A post shared by The Whale Trail (@thewhaletrailorg) on

In British Columbia, the project partners with the BC Cetacean Sightings Network. The network tracks cetacean and sea turtle sightings and uses the information “to aid in future recovery and management plans for species at risk.”

“The single easiest thing we can do to help [the Southern Residents] recover is to turn down the volume in the Salish Sea,” Donna Sandstrom, founder and executive director of The Whale Trail program, said in a phone conversation. “Whale watching from shore is not only fun, it’s a strategic act of conservation.”

While Sandstrom believes there is a place for “sustainable” whale watching from boats, she said that watching from land is the best way to ensure zero impact on the whales.

She also shared a number of tips for where and how to spot Southern Residents in the Salish Sea:

Go here: There are a number of great whale watching sites in British Columbia, Sandstrom says, including on the Southern Gulf Islands in and around Active Pass, and even in West Vancouver. However, her number one recommendation is East Point on Saturna Island. “That’s a hard one to top,” she said.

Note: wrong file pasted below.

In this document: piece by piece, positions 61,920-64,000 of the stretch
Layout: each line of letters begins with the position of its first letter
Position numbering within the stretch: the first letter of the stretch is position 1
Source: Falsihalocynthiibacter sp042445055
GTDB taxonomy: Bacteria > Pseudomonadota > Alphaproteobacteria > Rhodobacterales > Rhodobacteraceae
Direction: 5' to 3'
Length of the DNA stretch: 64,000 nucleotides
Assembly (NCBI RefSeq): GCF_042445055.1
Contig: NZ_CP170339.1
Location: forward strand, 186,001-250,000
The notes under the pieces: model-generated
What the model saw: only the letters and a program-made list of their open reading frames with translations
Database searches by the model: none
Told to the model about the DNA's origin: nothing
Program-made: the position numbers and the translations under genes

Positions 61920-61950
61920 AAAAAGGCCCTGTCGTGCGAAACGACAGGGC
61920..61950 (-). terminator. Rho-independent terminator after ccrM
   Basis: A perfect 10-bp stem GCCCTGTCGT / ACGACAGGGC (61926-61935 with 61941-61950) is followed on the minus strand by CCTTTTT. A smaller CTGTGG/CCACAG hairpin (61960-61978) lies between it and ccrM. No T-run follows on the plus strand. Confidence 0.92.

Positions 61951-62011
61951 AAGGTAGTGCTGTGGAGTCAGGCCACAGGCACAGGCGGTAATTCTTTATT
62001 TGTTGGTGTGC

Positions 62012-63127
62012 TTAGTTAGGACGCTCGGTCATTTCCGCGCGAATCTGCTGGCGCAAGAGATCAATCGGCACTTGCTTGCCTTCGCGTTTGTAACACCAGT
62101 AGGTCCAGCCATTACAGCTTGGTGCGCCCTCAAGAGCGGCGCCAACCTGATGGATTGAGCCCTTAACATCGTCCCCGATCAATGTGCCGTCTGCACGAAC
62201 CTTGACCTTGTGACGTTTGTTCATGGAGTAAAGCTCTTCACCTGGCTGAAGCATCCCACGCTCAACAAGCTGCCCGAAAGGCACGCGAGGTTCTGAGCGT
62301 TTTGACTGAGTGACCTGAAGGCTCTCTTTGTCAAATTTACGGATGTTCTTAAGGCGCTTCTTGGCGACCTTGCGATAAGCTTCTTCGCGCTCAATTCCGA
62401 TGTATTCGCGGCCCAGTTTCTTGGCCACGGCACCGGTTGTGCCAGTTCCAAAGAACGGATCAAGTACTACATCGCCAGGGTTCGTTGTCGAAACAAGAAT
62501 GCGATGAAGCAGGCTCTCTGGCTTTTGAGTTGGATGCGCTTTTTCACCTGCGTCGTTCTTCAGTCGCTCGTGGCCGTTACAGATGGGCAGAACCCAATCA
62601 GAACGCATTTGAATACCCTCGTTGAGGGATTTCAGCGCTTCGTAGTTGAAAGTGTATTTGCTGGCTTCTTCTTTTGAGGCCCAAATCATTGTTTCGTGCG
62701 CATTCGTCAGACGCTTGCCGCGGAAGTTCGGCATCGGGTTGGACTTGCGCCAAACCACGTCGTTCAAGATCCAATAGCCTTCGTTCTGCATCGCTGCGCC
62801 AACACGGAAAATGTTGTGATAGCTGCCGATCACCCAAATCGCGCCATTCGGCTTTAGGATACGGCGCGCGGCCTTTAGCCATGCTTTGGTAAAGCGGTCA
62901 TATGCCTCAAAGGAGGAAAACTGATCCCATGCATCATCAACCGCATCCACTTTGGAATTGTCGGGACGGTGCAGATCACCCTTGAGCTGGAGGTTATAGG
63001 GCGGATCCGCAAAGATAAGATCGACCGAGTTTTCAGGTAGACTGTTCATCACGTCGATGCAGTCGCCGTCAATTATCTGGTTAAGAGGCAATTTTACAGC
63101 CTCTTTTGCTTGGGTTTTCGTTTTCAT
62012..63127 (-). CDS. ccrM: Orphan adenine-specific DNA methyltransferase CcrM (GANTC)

At this time: Sandstrom said the summer months are the best time to see Southern Residents in the Salish Sea — but be prepared to be patient.

“Whales don’t sleep the same way that humans do. They’re conscious breathers. Their cycles of active and resting are much shorter so there’s no predictable time to say when they’re going to be doing something,” Sandstrom said. “All we can say is generally this is the time of year that they’re going to be there.”

Bring: Sandstrom recommends bringing a pair of waterproof binoculars, in case of rain, and a picnic.

“Wherever you’re going, bring a book or a lunch and something to drink and be prepared to spend a little while. You might get lucky and see the whales when you first get out there, but in the worst case you’re going to have a wonderful afternoon in a beautiful place.”

Look for: “The best way to find the whales is to get some binoculars and what you’re going to want to do is scan the surface of the water and see if you see a spout or a disturbance in the water. Or a big splash! Sometimes you’ll see the end of a breach.”

Photo of Southern Resident killer whales from East Point, Saturna Island, by Miles Ritter, via Flickr. Image obtained under Creative Commons